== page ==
Ward is making his third appearance at Boston, having placed 10th in 2017 in 2:15:28 and eighth in 2019, in a personal-best 2:09:25. After finishing third at the 2016 Olympic Trials in Los Angeles, he placed sixth in Rio de Janeiro in 2:11:30. Ward won three national championships in 2015 — in the marathon, 25K and 20K. He also has three top-10 finishes at the New York City Marathon, sixth in 2018 and ’19, and 10th in 2021.
Riley, an eight-time cross-country/track All-American at Stanford, finished second behind Galen Rupp at the U.S. Olympic Marathon Trials in 2020 in Atlanta, in a personal-best 2:10:02. Riley finished 29th in that Olympic marathon in 2:16:26. He won the 10-kilometer 2012 USATF Club Cross-Country Championship in 29:58. Riley was the top American, ninth overall, in the 2019 Chicago Marathon (2:10:36).
Fauble’s best marathon came at Boston in 2019, when he finished seventh in 2:09:09, also as the top American, and placed 16th at Boston last fall, in 2:13:47. He turned in his first top 10 at the 2018 NYC Marathon, seventh in 2:12:28. At the 2020 Olympic Trials in Atlanta, Fauble crossed in 2:12:39, good for 12th place. His top performance at 5,000 meters also came in a race in Boston, in 13:50 in 2018.
In just his third marathon last October, the Massachusetts native was the top American finisher at Boston, seventh overall, in 2:11:26. Bennie placed ninth in his debut at 26.2 miles, at the 2020 Olympic Trials in 2:12. He finished third later that year at the Marathon Project in Chandler, Arizona, in 2:09:38. Bennie has enjoyed success under coach Chris Fox, first at Syracuse, where the Orange won the 2015 NCAA title, and now while running for the Reebok Boston TC.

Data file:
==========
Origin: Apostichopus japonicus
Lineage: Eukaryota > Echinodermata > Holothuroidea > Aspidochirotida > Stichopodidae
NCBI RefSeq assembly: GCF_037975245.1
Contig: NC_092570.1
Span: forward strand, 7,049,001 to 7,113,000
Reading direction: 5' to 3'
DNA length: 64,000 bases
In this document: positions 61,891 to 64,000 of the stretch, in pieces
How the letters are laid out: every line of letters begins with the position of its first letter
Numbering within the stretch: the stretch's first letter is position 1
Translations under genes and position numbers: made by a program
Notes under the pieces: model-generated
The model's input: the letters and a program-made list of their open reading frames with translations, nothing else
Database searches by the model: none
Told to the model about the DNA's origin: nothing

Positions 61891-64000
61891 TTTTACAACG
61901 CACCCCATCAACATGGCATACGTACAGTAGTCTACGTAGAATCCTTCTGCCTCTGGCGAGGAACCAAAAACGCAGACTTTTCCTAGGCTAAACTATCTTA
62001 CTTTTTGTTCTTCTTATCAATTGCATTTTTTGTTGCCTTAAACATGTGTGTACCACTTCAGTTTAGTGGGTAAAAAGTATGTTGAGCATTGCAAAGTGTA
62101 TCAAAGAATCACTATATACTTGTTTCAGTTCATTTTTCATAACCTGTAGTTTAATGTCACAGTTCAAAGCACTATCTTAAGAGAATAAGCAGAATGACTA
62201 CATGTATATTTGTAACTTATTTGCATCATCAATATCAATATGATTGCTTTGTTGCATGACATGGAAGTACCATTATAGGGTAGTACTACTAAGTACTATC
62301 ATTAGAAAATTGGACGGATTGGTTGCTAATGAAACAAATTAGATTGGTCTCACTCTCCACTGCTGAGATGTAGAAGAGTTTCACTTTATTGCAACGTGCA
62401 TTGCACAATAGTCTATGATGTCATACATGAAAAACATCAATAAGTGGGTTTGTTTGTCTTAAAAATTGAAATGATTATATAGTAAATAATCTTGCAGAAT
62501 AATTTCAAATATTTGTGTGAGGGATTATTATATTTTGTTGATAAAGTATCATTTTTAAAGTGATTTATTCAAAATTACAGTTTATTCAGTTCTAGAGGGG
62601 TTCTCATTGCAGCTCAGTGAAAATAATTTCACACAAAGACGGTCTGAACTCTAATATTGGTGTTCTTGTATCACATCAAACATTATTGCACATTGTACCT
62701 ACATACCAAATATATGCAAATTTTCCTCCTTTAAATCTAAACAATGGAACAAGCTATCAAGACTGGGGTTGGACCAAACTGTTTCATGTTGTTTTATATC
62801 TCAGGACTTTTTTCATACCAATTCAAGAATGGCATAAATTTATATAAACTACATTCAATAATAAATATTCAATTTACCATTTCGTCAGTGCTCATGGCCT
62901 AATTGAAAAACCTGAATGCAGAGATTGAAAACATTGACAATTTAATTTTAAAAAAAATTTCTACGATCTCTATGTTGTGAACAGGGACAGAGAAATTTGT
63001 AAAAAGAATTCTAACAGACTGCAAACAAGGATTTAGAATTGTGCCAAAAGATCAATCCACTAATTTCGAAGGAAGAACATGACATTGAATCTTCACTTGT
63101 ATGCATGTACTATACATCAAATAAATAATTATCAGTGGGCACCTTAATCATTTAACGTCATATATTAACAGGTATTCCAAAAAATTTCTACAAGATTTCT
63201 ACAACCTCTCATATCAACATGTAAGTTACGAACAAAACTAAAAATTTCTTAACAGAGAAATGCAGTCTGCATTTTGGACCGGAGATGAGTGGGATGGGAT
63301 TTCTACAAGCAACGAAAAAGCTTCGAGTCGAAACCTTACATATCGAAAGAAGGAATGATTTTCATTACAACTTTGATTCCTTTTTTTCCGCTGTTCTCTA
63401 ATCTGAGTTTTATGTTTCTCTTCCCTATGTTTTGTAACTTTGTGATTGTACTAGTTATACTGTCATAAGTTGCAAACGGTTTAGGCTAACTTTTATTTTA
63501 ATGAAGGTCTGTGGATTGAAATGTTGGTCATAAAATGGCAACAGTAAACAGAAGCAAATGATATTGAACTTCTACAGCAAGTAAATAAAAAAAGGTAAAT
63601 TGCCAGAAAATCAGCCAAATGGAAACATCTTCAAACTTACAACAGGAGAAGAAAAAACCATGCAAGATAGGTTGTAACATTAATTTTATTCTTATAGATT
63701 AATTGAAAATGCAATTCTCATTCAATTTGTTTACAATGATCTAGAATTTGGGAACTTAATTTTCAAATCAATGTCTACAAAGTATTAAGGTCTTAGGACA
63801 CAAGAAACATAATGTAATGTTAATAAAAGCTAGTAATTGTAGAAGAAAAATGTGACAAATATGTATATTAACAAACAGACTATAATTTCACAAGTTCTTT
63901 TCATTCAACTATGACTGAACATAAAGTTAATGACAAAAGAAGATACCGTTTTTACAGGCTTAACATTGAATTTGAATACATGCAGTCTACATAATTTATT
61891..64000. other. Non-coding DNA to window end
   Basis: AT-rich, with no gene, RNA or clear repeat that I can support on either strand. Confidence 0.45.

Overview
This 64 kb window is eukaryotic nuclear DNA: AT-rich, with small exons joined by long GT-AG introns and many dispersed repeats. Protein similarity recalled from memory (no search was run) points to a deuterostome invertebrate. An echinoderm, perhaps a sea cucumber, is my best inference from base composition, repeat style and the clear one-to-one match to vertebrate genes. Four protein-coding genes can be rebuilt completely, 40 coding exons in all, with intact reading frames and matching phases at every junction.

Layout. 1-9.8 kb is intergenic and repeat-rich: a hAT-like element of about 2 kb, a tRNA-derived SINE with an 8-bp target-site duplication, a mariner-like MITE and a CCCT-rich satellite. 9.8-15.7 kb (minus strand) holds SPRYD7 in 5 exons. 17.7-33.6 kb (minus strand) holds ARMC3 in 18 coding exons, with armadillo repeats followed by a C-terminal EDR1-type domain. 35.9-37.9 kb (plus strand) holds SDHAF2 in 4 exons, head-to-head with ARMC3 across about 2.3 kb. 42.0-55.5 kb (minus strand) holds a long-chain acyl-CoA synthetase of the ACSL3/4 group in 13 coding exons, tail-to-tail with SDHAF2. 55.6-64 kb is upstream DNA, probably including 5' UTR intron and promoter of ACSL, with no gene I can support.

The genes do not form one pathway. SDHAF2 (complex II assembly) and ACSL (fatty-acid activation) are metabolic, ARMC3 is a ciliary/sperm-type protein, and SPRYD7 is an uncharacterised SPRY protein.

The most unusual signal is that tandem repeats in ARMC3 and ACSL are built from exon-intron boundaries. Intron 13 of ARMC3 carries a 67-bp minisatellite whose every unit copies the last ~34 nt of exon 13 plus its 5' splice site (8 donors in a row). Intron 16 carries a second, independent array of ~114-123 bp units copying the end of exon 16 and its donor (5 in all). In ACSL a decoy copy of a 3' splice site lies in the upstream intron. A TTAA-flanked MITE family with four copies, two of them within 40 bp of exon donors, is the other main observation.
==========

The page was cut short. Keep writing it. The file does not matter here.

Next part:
In October, Albertson set his own pace from Hopkinton for the first 20 miles until the elite pack caught up, then he rebounded in Boston for a top-10 finish, in 2:11:44. He placed in the top 10 in three marathons last year, second (2:14:29) at Grandma’s in Duluth in June and eighth (2:14:45) at the California International in December. His top time is 2:11:18, while finishing 10th at the 2020 Marathon Project. That February, he placed seventh (2:11:49) at the Olympic Trials.
While standouts from Ethiopia and Kenya have dominated the podium in recent years, elite American runners have made Boston Marathons plenty exciting for spectators on the route and on television.
CJ Albertson proved to be much more than an early rabbit when he opened a wide lead on the chase pack in last October’s race. The pack eventually caught him after 20 miles, but he rebounded late to finish 10th.
An American male hasn’t won Boston since 2014, when Meb Keflezighi prevailed in the event’s triumphant Boston Strong return after the tragic bombing at the finish line the year before. That followed a 34-year drought without a U.S. champion since Greg Meyer won in 1980.
“(Scott) Fauble, Albertson, they’ve got a good amount of Boston experience,” said Colin Bennie, the top U.S. finisher at 2021 Boston, seventh overall. “They’ll be ready to take a good shot, and then there’s Jake Riley coming off the Olympics.”
The women’s field also includes talented U.S. runners, led by Olympic bronze medalist Molly Seidel, who lived in the Boston area for five years. Des Linden is the last American to win Boston, prevailing four years ago.
Here are some of the top American contenders for the 2022 Boston Marathon, which will be held Monday, April 18: